An image of China in Africa through the lens of mixed-methods

by Jarosław Jura & Kaja Kałużyńska

The increasing number of digital and digitized content sources (online versions of traditional media, news portals, various websites on myriads of topics, and, of course, social media) has started to influence empirical social research. Huge amounts of easily accessible and almost ready-to-analyze datasets seem to be a dream coming true for social researchers, especially those who prefer to work with unobtrusively-collected data.

Such large datasets ask for being analysed by mixed methods, to avoid wasting their potential by either choosing a sample or focusing on quantitatively obtained information only. Here come other tools that make the life of a contemporary researcher much more comfortable – software solutions. Of course, in the ideal situation, one could just ‘feed’ all the data to AI and wait for the results, but there are many limitations to such an approach, like usability in specific cases, its accessibility, and, of course, the researcher’s nightmare: a limited project’s budget. Moreover, in the case of smaller datasets, consisting of heterogeneous data, analysis’ results might prove unsatisfactory.

Our research project, an exploratory study on the image of China and the Chinese in Zambia and Angola, included also an analysis of textual media content, namely news articles published in these countries and mentioning China or the Chinese. We obtained a mid-sized dataset, consisting of 2477 articles; the material was very heterogeneous, because of the wide scope of topics covered by the texts and the fact that we analysed content from both English- and Portuguese-language media.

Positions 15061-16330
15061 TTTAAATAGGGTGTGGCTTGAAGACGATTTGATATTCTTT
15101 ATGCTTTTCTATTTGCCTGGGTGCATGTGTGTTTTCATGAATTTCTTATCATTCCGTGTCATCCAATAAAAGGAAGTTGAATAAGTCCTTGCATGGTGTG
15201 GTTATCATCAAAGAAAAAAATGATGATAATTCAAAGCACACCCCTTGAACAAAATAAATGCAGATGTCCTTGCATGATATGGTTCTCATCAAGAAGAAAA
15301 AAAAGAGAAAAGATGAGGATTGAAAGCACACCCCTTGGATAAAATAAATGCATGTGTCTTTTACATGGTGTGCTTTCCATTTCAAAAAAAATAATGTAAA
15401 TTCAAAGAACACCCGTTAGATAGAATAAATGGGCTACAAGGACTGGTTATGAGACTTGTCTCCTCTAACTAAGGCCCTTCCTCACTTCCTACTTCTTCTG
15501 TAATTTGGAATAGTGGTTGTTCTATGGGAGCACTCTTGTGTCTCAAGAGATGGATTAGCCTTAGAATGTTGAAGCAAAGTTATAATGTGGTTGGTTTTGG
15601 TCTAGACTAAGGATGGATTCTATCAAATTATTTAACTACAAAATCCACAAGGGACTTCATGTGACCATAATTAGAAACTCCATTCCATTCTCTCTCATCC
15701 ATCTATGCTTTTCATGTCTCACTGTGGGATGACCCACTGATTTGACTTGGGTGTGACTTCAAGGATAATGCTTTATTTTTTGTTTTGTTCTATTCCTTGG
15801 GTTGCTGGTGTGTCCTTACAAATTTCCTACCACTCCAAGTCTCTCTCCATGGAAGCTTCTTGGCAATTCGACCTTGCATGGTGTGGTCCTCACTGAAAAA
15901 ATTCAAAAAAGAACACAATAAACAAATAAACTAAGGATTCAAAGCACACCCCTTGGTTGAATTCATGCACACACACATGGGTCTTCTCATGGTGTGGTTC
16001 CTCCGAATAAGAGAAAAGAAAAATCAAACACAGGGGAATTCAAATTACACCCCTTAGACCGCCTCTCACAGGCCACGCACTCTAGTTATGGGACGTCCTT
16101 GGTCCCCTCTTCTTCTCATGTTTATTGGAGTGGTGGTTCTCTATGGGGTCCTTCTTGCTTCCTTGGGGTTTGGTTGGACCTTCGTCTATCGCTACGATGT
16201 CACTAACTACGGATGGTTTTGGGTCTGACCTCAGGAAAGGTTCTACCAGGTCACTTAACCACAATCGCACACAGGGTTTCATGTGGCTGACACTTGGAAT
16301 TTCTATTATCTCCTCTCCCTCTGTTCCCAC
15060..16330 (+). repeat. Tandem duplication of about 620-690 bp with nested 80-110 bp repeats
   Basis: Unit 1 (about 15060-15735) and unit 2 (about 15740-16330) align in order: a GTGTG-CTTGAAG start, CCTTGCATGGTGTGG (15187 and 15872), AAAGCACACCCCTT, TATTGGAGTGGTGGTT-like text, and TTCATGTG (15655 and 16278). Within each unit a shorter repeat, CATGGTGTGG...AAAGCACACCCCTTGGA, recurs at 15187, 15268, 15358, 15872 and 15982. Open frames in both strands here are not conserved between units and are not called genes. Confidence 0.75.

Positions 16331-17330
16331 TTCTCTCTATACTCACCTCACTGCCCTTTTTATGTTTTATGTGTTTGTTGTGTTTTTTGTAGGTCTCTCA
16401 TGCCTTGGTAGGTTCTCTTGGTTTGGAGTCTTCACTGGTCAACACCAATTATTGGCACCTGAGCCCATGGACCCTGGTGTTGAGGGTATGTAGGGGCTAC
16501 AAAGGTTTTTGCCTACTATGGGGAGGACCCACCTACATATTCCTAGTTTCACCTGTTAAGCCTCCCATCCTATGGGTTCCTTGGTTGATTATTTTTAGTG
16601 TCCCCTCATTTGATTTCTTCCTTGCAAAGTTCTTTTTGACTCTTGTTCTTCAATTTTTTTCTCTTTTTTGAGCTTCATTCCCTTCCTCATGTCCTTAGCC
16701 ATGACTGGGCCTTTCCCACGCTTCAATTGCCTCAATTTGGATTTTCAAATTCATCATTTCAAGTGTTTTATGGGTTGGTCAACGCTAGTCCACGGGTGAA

In the course of analysis, we realized that a new method would be needed to obtain the best possible results on the basis of the collected data. After a series of trial-and-error approaches, we managed to develop MIHA – Mixed Integrative Heuristic Approach. The application of this method allowed us to create an exhaustive, contextual and precise keyword dictionary for automated classification of text units as well as a set of sentiment indexes.

We have to admit, that even though we did our best to utilize all the possibilities of the software (Provalis QDA Miner and Wordstat), the dictionary creation process was a time-consuming task since it included reviewing each word of frequency higher or equal to 10 in the whole database.

Our classification, similar to the initial conceptualization of theoretical categories within the grounded theory approach, aimed to explore the most frequent contexts in which China was depicted in African e-media. Each examined word was either added to an exclusion list (words irrelevant from the point of view of the research) or assigned to a chosen – sometimes a newly created – category, together with other words of the same root and all the synonyms.

In the next step, we examined the already categorized keywords in their context to refine the categorization results, mainly by removing those keywords that appeared within the text in unexpected contexts. Most of the categories were re-coded, and some of the keywords were re-assigned in the next steps. This heuristic approach resulted in a set of categories, including ‘emotional’ ones, positive and negative, that later on were used to design sentiment indexes. Our indexes are based on a comparison of the results of quantitative and qualitative analysis and coding. They could be used as a tool for improving dictionary-based sentiment analysis by comparing the results of sentiment analysis performed on the basis of automated coding with manually-coded samples.

We believe that MIHA constitutes a conceptual approach applicable by researchers of various backgrounds in projects focused on investigating the general image presented in textual content, especially in case of mid-sized, heterogeneous data sets. We do not overlook the fact that soon, automated machine learning coding methods will constitute the main approach towards text analysis. However, since such procedures are still imperfect and context-sensitive, we presume that MIHA, consisting of a contextualized dictionary, manual coding of chosen parts of the database and index measurements, could be useful for analysis of data sets related to less common study areas (social groups, languages, geographical areas, subcultures, etc.), in which machine learning-based research would contain a low level of construct validity.

Both the dictionary-creation process and the indexes are described in detail in our paper.

Read the full article in the IJSRM here.

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